• The ESA included a new asteroid to its Risk List
  • The asteroid measures over 2,300 feet
  • The impact event could happen in 2046

The European Space Agency (ESA) has detected a new massive asteroid that has a chance of hitting Earth soon. Due to the threat of an impact from the asteroid, the ESA included the near-Earth object in its Risk List.

The Risk List is ESA’s online catalog that features space rocks that have non-zero impact probability. This means that all asteroids featured in this list are in danger of colliding with Earth.

The latest addition to ESA’s Risk List is an asteroid known as 2020 BW19. According to the ESA, the asteroid was only added to the list nine days ago as of this writing.

2020 BW19 is a massive asteroid that has an estimated diameter of 2,329 feet. The ESA noted that if this asteroid hits Earth, its impact velocity could be at almost 40,000 miles per hour.

According to the ESA, 2020 BW19 is an Apollo asteroid, which means it follows a natural orbit that intersects Earth’s path around the Sun. The agency noted that the asteroid’s next near-Earth intersection could result in a collision.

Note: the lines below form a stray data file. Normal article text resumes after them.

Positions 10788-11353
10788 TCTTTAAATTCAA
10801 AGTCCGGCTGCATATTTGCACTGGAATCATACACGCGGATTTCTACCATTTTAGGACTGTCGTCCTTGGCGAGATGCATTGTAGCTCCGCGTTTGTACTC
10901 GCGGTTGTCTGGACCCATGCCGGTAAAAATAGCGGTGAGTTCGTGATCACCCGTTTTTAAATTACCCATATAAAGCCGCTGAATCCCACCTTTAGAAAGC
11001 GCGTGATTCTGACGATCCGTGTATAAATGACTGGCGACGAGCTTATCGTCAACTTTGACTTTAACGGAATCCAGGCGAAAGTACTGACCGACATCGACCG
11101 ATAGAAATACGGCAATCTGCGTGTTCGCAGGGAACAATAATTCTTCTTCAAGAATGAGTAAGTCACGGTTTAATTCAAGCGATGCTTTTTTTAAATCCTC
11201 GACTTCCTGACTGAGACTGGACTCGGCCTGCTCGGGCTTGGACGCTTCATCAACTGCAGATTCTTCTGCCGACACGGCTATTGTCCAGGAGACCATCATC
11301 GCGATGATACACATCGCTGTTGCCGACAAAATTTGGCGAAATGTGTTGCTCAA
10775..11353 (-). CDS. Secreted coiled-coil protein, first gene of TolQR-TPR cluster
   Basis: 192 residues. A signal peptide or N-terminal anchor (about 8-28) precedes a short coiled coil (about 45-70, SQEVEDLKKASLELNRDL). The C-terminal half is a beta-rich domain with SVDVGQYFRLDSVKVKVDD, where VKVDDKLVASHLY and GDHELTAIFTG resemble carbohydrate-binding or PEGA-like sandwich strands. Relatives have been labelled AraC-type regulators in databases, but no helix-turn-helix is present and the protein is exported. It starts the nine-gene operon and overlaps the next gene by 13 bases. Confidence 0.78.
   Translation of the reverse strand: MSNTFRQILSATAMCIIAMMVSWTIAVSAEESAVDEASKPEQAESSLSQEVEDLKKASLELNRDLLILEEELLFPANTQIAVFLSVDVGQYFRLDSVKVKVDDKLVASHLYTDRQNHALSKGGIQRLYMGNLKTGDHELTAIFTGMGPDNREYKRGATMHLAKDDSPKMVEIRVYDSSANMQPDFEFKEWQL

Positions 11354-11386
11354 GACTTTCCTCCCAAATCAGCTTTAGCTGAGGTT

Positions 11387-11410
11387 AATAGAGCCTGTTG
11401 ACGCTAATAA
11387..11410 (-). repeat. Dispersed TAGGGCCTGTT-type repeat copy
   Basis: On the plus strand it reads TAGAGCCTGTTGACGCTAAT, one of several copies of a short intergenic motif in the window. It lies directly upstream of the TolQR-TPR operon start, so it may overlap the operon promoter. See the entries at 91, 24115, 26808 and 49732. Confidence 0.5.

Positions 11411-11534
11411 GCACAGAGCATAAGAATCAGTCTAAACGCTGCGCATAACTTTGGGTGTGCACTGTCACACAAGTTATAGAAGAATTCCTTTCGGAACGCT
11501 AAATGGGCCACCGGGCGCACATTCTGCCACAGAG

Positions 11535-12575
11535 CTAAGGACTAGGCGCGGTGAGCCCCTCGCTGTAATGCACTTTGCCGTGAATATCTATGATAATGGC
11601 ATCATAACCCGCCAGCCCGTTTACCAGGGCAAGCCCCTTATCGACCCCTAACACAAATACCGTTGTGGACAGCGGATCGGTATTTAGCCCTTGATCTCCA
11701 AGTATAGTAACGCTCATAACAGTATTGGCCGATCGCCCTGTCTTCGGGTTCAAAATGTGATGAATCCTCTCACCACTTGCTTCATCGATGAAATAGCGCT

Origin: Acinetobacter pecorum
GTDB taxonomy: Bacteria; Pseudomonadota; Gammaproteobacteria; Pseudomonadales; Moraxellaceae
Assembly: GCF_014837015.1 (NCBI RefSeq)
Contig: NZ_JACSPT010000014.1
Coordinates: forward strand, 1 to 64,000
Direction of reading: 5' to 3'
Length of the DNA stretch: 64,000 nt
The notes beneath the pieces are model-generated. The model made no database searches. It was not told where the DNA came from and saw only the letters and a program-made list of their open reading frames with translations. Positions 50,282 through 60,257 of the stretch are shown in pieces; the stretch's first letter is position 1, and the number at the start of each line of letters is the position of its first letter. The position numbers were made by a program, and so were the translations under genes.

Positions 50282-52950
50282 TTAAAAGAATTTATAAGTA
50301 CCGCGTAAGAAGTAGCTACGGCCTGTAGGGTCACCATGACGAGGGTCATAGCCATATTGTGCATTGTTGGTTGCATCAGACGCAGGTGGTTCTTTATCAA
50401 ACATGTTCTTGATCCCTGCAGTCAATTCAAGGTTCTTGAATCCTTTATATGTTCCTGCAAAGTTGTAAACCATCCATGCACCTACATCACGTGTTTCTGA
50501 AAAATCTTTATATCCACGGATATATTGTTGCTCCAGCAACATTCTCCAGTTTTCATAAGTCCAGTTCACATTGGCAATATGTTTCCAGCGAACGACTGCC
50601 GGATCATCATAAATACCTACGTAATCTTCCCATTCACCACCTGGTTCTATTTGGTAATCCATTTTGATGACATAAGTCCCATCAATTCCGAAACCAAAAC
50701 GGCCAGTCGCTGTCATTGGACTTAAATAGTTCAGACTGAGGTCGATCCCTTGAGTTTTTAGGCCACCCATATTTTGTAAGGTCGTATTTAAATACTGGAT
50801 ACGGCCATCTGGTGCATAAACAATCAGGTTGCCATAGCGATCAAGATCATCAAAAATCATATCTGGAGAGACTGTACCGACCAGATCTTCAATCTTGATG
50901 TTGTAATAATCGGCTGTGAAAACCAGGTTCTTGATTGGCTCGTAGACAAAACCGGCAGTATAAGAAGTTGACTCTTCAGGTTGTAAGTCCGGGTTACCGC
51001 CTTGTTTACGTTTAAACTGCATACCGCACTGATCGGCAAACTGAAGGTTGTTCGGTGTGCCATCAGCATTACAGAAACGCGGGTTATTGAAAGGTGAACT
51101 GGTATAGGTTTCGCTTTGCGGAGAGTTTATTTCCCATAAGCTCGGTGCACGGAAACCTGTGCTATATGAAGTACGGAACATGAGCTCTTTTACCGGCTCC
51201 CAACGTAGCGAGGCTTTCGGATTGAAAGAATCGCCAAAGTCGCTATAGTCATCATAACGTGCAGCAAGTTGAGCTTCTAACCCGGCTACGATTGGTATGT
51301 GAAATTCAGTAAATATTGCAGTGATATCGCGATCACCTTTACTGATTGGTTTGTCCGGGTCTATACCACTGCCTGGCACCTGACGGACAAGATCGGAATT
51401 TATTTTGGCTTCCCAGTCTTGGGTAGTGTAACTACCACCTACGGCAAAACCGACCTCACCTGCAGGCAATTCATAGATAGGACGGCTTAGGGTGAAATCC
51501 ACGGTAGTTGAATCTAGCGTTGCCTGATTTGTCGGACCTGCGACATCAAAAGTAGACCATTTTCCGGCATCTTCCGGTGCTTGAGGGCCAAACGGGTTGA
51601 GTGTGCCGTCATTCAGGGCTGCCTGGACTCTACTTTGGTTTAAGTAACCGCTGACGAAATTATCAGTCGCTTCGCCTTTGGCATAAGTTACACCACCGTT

As indicated in the Risk List, 2020 BW19 has a chance of colliding with Earth in the near future. Based on the asteroid’s trajectory, a collision with Earth could happen on Oct. 14, 2046. According to the ESA, the asteroid’s chances of hitting Earth are one in 38,000.

The odds of the asteroid hitting Earth in 2046 depends on various factors in space. One of these is the gravitational keyhole. This is a region in space that’s heavily affected by the gravitational pull of a massive object such as a planet. If 2020 BW19 passes through a keyhole as it makes its way across the Solar System, it could end up on a collision course with Earth.

Due to the asteroid’s massive size and speed, it would cause a violent impact if it hits the planet. The energy it would release upon impact would be powerful enough to wipe out a major city. If it hits the ocean, it would generate towering tsunamis that could take out nearby coastal areas.  

Asteroid Impacts A new report indicates that a total of 26 nuclear-level asteroid impacts have hit Earth since 2000. Photo: Donald Davis